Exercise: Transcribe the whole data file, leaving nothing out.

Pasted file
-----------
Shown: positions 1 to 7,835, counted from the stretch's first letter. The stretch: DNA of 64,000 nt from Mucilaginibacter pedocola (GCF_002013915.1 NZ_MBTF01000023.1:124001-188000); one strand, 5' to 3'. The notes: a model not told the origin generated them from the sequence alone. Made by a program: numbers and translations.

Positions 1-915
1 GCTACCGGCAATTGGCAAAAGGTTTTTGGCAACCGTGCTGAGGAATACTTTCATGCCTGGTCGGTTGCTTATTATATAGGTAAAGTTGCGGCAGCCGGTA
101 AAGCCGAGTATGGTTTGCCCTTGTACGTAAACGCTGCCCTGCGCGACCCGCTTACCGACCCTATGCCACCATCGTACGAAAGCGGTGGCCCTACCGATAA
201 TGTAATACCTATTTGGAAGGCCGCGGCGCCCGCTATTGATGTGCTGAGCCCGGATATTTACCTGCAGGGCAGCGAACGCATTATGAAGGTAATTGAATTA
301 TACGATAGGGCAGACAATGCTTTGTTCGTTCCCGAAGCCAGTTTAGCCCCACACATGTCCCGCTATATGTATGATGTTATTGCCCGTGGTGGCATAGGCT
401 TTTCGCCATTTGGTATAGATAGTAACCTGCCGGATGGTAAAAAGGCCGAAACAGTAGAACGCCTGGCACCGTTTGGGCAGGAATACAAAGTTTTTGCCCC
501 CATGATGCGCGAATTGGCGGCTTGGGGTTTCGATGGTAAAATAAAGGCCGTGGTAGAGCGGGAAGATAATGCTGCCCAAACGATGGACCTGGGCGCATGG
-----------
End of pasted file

Shown: positions 1 to 7,835, counted from the stretch's first letter. The stretch: DNA of 64,000 nt from Mucilaginibacter pedocola (GCF_002013915.1 NZ_MBTF01000023.1:124001-188000); one strand, 5' to 3'. The notes: a model not told the origin generated them from the sequence alone. Made by a program: numbers and translations.

Positions 1-915
1 GCTACCGGCAATTGGCAAAAGGTTTTTGGCAACCGTGCTGAGGAATACTTTCATGCCTGGTCGGTTGCTTATTATATAGGTAAAGTTGCGGCAGCCGGTA
101 AAGCCGAGTATGGTTTGCCCTTGTACGTAAACGCTGCCCTGCGCGACCCGCTTACCGACCCTATGCCACCATCGTACGAAAGCGGTGGCCCTACCGATAA
201 TGTAATACCTATTTGGAAGGCCGCGGCGCCCGCTATTGATGTGCTGAGCCCGGATATTTACCTGCAGGGCAGCGAACGCATTATGAAGGTAATTGAATTA
301 TACGATAGGGCAGACAATGCTTTGTTCGTTCCCGAAGCCAGTTTAGCCCCACACATGTCCCGCTATATGTATGATGTTATTGCCCGTGGTGGCATAGGCT
401 TTTCGCCATTTGGTATAGATAGTAACCTGCCGGATGGTAAAAAGGCCGAAACAGTAGAACGCCTGGCACCGTTTGGGCAGGAATACAAAGTTTTTGCCCC
501 CATGATGCGCGAATTGGCGGCTTGGGGTTTCGATGGTAAAATAAAGGCCGTGGTAGAGCGGGAAGATAATGCTGCCCAAACGATGGACCTGGGCGCATGG